The wonders of playdough

This article was originally written for Under 5 magazine by Alison Heseltine, early years development manager at the Alliance.

Enjoyed by young and old alike, playdough is a fabulous resource that you can use for tactile play. Its squishy, malleable nature makes it a favourite among children, offering not just entertainment but developmental benefits too. In this blog, we'll explore the numerous advantages playdough brings to the table – from enhancing fine motor skills to encouraging creativity and expressing themselves, as well as sharing our favourite homemade playdough recipes.


Playdough supports personal, social and emotional development by helping children:  

  • Engage in quieter, calmer and more reflective play in a busy world where they can explore their own emotions and feelings  
  • Learn to share resources, starting to become aware of the needs of others and to negotiate   
  • Build resilience and perseverance – overcoming challenges and adjusting ideas when things don’t quite go to plan  


Playdough supports communication and language by helping children:  

  • Learn and practise new vocabulary, especially action and description words   
  • Develop the language of thinking – what, why and where, bringing the ideas in their mind to life   
  • Build narratives – sharing their stories and explanations   
  • Develop social skills – learning how to communicate with others in play  


Playdough supports physical development by helping children:  

  • Develop fine motor skills through rolling and squeezing dough, which can support later writing skills  
  • Develop gross motor skills and muscle strength, boosting their confidence to join in with play   
  • Build core strength and maintain their sense of balance   
  • Coordinate movement in different parts of their bodies  


Playdough supports literacy by helping children:  

  • Support fine motor skills for later writing skills, including through mark-making in playdough using tools, other toys or hand  
  • Make up stories with playdough and sharing these together  
  • Learn to follow instructions   


Playdough supports mathematics by helping children:  

  • Measure quantities and learn/practise mathematical language: big, small, heavy and light  
  • Create and name both 2D and 3D shapes together  
  • Build on and practise their counting skills: balls of dough or cups of flour  


Playdough supports expressive arts and design by helping children:  

  • Express themselves: playdough can be anything or nothing at all, as the process is more important than the product  
  • Share their ideas and learn about symbolic thinking through playing pretend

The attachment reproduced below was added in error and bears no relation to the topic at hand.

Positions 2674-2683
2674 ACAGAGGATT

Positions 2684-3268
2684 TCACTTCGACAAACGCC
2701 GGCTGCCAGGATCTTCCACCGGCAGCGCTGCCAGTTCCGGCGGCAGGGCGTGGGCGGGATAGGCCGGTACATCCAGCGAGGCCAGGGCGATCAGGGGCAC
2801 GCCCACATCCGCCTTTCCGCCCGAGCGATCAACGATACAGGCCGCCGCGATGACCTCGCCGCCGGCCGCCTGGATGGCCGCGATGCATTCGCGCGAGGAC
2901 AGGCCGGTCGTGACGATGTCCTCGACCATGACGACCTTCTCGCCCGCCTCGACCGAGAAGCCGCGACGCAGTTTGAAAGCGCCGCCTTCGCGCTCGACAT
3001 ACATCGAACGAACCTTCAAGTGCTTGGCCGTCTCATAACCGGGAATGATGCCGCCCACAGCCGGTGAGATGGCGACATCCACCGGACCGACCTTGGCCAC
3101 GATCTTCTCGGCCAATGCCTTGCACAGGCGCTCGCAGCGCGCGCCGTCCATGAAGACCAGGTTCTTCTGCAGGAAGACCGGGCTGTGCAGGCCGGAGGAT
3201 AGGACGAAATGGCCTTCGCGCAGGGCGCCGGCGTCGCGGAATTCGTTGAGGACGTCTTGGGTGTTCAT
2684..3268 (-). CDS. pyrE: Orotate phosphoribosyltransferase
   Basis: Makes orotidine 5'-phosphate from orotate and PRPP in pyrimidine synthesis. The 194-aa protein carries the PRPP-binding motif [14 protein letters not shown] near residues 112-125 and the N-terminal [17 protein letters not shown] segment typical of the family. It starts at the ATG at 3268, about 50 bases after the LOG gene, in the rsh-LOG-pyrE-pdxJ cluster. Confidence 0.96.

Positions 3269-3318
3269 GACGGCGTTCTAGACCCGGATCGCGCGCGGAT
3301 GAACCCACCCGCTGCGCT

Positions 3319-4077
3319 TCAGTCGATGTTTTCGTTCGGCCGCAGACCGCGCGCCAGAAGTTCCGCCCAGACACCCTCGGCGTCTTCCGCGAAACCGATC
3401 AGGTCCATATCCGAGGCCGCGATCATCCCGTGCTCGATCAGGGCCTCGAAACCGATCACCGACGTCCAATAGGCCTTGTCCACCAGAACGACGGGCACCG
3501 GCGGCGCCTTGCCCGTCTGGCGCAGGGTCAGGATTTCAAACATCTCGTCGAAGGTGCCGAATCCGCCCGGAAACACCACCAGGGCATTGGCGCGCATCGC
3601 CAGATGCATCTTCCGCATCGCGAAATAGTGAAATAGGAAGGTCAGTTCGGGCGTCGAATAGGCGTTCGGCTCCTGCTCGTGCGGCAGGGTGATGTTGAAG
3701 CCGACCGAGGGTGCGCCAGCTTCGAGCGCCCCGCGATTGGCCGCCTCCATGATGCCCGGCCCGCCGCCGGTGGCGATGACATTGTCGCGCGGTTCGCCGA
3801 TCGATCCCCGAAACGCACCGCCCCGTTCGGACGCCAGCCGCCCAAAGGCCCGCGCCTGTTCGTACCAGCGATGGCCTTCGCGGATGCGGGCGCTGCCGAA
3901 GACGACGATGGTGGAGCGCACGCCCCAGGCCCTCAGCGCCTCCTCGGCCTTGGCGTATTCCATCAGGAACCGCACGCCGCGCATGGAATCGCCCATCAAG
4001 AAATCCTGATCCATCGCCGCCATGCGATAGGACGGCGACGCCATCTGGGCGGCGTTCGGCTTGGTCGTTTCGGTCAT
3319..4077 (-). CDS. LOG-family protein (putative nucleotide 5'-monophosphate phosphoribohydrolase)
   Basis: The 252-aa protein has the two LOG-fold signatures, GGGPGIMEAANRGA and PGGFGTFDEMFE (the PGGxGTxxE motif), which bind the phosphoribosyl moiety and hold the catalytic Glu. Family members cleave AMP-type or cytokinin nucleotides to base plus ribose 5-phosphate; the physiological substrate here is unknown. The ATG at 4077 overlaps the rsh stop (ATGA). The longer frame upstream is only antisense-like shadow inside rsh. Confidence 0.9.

Playdough supports understanding the world by helping children:  

  • Develop their thinking about how the dough changes and reacts when they play with it  
  • Experience different textures, colours and scents that stimulate their senses   


Playdough doesn’t have to be an expensive resource – you can make it yourself! Here, we’ve included a few of our favourite recipes to share with you. These can be enhanced by adding scents and colouring that are safe to use if you wish. You can also offer tools or other resources, such as shells or pinecones, to enhance the activity.    

Please be careful with aromatherapy oils as some can be skin irritants.


Cleaning tips for homemade playdough: soak tools/equipment in hot water for a few minutes to dissolve; if it gets onto the floor, it can be swept up or, once dried, vacuumed.  



This recipe needs to be made by an adult and given time to cool before it can be played with.  


  • 2 cups of flour  
  • 1 cup of table salt  
  • 2 tsp cream of tartar  
  • 1 tbsp vegetable or sunflower oil  
  • 2 cups of boiling water (adult)  
  • Safe to use scent or food colouring of your choice if you wish  


  • In a bowl, combine the flour, salt and cream of tartar, and mix well  
  • Add in the oil  
  • If you’re using them, mix a few drops of food colouring and scent into the bowl  
  • Carefully add the boiling water  
  • Mix everything together well and, once cooled, knead with your hands until no longer sticky (add more flour as needed)  
  • Once it’s fully cooled, put in an airtight container and store in the fridge  


Cold water and salt free playdough  

This recipe is a fun way to get children involved in making their own playdough. It doesn’t last as long, but it’s safer for children to make themselves and is great for extending children’s learning and development via the process.   


  • 2 cups of plain flour  
  • ½ cup vegetable oil  
  • 1 cup cold water  
  • Food colouring if desired  


  • In a large bowl, add oil to the flour and mix   
  • If you are using food colouring add this to the water first and then pour the water into the bowl with the flour and oil  
  • Stir well and then tip out and knead bringing the dough together into a ball  
  • The great thing about this recipe is that if it’s a bit too wet, add a bit more flour; if it’s too dry, add a bit more water  
  • Have fun and when you’ve finished playing keep it in an airtight container – but be aware it won’t keep as long  


Gluten-free playdough  

Sometimes we need a gluten-free playdough for our children. With this recipe, you may find you need to add more flour/conditioner until you get the dough consistency right.   


  • 1 cup hair conditioner  
  • 2 cups cornflour  
  • Food colouring, if you want to make your dough a different colour  


  • Mix together the conditioner and cornflour in a bowl  
  • If you want to add food colouring, do this while mixing  
  • Keep stirring until it comes together as a lump  
  • Knead until smooth  
  • Keep in an airtight container as it doesn't keep as well